1. Small Business Size and Affiliation: At a threshold level, your business must meet the applicable North American Industry Classification System (“NAICS”) code, which generally will provide requirements regarding the number of employees or annual receipts. (The listing of NAICS codes is available here, and the corresponding size standards are available at 13 C.F.R. § 121.201).  Importantly, these figures must include the receipts or employees of the small business as well as its “affiliates.”  Thus, it is not enough that the business meet the applicable figures; if a company is “affiliated” with a person, business, or entity, that when combined, exceeds the threshold, then the company fails the test.  Generally, affiliation exists when, in light of the totality of the circumstances, an entity controls or has the power to control another or a third party has the power to control them both.  An affiliate could be, for example, an owner or part-owner of the entity, a joint venture partner, or a business with which the entity has so many contracts or business relationships that it is economically dependent on that business.  How do you know whether “control” exists?  It’s a complicated question, and one that the regulations go to great lengths to try and tease out.  See 13 C.F.R. § 121.103.  But it includes both active control and negative control.  If an entity controls a business, then they are likely affiliated.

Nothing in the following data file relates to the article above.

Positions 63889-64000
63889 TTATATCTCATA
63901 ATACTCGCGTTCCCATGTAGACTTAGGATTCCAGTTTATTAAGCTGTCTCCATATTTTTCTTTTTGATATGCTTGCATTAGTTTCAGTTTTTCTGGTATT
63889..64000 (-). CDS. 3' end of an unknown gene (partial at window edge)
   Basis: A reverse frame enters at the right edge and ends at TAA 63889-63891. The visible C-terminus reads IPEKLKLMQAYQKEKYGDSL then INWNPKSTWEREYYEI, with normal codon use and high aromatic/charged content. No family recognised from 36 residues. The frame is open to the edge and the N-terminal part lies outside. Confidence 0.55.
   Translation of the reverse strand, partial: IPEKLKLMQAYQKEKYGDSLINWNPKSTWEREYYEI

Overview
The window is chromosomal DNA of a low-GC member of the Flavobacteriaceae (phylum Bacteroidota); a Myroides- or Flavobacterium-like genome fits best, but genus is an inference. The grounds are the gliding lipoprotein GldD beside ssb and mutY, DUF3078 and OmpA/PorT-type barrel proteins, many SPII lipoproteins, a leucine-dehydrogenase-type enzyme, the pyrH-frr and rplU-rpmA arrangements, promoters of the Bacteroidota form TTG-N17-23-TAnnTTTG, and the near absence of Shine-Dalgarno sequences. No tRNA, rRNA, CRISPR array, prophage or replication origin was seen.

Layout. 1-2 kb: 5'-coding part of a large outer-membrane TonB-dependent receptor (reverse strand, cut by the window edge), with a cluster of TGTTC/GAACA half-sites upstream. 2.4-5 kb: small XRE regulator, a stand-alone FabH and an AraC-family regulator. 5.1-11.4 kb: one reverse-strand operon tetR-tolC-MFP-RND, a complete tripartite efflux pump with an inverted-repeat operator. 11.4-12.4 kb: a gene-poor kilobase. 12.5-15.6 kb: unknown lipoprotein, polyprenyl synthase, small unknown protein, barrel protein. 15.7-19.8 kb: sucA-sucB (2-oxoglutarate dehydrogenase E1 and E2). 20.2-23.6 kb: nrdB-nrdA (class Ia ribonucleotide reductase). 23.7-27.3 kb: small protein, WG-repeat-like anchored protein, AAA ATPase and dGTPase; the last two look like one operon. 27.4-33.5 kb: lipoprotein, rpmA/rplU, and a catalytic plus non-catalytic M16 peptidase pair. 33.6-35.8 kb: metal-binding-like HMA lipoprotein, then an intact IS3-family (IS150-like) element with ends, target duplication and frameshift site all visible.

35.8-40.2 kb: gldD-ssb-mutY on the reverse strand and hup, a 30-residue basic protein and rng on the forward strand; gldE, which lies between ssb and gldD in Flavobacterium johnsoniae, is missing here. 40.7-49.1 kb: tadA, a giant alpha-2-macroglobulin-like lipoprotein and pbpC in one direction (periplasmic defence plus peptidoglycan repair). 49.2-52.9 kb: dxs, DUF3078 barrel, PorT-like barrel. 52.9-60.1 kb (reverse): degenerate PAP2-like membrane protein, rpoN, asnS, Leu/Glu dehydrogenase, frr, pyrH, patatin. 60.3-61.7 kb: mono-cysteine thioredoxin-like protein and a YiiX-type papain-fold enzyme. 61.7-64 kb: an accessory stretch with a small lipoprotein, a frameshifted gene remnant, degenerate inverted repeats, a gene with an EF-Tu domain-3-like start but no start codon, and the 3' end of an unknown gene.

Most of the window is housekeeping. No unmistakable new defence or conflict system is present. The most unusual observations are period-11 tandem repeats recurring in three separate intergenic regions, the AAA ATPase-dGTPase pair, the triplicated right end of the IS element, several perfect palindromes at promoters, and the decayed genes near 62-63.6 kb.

2. Specialized Small Business Requirements: There are a number of subcategories of small businesses that get special preference in certain circumstances, such as service-disabled veteran-owned or woman-owned small businesses. These businesses must comply with specific requirements regarding the ownership and control of the business.  It is not enough, for example, for a woman to own the business, a woman must also manage the day-to-day operations of the business and make long-term decisions to qualify as a woman-owned small business.  Similar requirements apply to service-disabled veteran-owned small businesses.  There is a rebuttable presumption a service-disabled veteran does not control the business if he or she is not located within a reasonable commute of the firm’s headquarters or job sites.  As remote-work arrangements continue to expand, this is a requirement many businesses may be quick to overlook.

SBA continues to signal that it takes compliance with its small business regulations seriously.  Indeed, on October 15, 2020, SBA will no longer allow woman-owned small businesses to self-certify – these businesses will have to apply for a formal certification (similar to how veteran-owned small businesses are vetted by the government).  Violations can result in lost awards, disqualification from federal contracting through the suspension or debarment process, or even civil or criminal penalties.  Thus while federal small business contracting may present an enticing business opportunity, small business contractors should ensure they comply with the myriad qualification regulations.